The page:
Mark Mintoff My superpower is common sense

14Sep/110

The Meaning of Life

What is the meaning of life?

Why are we here?

The above two questions and many variations thereof are all questions which have baffled humanity for years and years, leaving many turning to God as the answer, concocting baseless claims of afterlife and whatnot and many others in despair. I do not hold the answer to such questions, but rather I would like to challenge you by re-framing the questions we often ask. Often times I wonder if these questions are fair questions to ask. "Why are we here?" is a syntactically correct question to ask, but is it a logically valid one? For example, other syntactically valid questions to ask would be:

  • What is the colour of jealousy?
  • What does purple taste like?
  • What is the total mass of one second?

Most of us (if not all) would recognize that these questions make absolutely no sense, despite the fact that they are framed within a syntactically correct question. So, with that in mind should a question like "What is the meaning of life?" be taken seriously? Should we persist in trying to come up with an answer to a question that is nonsensical to begin with? Is it fair to assign purpose and meaning to everything? Additionally does a purpose of something simply exist because we say so? Are we arrogant enough to assume that everything in the universe has a purpose for us as a species? For example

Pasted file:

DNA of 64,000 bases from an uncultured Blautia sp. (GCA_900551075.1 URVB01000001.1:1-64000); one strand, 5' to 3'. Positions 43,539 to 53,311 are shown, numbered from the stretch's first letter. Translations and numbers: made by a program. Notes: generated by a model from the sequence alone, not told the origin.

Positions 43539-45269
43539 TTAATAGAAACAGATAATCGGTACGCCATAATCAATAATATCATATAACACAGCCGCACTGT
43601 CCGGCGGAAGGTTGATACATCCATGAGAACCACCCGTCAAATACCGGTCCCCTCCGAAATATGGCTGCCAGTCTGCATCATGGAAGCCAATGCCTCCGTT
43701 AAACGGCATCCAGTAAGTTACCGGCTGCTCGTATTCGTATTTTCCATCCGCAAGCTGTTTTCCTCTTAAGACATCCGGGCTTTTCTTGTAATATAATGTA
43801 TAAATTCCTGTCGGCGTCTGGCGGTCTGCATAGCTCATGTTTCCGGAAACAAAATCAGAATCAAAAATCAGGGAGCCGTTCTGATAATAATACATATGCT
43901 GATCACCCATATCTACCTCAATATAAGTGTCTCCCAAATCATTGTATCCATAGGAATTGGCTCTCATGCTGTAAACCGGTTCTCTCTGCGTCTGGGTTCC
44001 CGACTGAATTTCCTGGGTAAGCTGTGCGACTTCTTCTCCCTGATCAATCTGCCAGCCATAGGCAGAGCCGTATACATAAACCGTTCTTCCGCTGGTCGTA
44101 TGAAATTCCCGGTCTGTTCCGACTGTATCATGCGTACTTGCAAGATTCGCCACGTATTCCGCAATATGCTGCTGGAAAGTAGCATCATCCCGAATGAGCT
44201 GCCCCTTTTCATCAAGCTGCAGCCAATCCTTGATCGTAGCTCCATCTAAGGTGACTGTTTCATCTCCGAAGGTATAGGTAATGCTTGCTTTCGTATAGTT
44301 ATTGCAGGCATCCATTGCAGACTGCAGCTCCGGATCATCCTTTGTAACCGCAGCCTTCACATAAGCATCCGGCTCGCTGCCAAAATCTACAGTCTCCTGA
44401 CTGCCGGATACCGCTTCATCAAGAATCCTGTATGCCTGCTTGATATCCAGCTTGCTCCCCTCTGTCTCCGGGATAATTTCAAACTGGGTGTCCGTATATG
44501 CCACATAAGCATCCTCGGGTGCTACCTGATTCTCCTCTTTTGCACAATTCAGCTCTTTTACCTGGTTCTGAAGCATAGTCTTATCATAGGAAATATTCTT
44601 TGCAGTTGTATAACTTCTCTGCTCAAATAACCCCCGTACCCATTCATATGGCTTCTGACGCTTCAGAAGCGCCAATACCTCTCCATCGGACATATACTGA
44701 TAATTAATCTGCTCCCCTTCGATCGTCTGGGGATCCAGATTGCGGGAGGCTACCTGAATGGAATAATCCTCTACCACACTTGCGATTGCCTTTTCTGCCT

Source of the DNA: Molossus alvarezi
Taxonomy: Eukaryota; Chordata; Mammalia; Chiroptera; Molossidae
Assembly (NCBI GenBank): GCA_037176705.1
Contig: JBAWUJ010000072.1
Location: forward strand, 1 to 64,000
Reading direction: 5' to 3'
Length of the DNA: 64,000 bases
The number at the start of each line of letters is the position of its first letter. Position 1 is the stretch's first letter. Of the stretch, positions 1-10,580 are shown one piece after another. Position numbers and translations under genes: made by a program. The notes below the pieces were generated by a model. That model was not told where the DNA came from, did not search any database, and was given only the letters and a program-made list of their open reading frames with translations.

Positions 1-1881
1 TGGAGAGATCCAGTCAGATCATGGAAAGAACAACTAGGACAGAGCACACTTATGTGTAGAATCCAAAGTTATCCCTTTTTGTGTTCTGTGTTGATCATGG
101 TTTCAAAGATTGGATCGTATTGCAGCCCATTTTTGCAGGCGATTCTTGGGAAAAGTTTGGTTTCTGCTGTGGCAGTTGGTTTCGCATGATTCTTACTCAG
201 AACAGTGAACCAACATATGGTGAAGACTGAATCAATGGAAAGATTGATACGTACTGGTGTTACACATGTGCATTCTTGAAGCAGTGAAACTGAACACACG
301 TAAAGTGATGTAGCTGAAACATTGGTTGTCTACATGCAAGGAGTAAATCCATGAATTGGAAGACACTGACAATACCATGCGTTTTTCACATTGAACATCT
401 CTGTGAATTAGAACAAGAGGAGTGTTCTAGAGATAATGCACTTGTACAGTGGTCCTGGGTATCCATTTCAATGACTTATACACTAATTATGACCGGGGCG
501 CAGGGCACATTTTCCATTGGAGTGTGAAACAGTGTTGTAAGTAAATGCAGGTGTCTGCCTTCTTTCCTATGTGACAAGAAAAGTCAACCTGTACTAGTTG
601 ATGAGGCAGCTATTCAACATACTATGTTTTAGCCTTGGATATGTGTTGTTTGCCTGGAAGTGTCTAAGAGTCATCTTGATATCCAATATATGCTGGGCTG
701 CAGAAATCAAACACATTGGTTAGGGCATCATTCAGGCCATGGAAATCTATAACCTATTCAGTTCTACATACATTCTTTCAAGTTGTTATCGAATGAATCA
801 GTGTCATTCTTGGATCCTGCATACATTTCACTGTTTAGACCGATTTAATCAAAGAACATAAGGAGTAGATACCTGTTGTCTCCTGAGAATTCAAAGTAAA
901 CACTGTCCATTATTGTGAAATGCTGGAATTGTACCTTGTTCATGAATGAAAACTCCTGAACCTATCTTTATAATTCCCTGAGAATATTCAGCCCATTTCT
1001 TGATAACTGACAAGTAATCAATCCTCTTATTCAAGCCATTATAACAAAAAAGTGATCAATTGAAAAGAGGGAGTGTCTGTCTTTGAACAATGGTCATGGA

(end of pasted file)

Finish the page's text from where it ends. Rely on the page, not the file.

• The purpose of the air contained within our atmosphere is there so that we can breathe.

For some, this might be considered a valid statement. However all air-breathing life on earth came about after the Earth's atmosphere was filled with air. Consequently, we exist because there is air. So, what is the purpose of air, if we (as a species) came to be because there was air? Without us existing, what would be the purpose of air? Nothing; because it's a nonsense question to ask in the first place. Just like the meaning of life.

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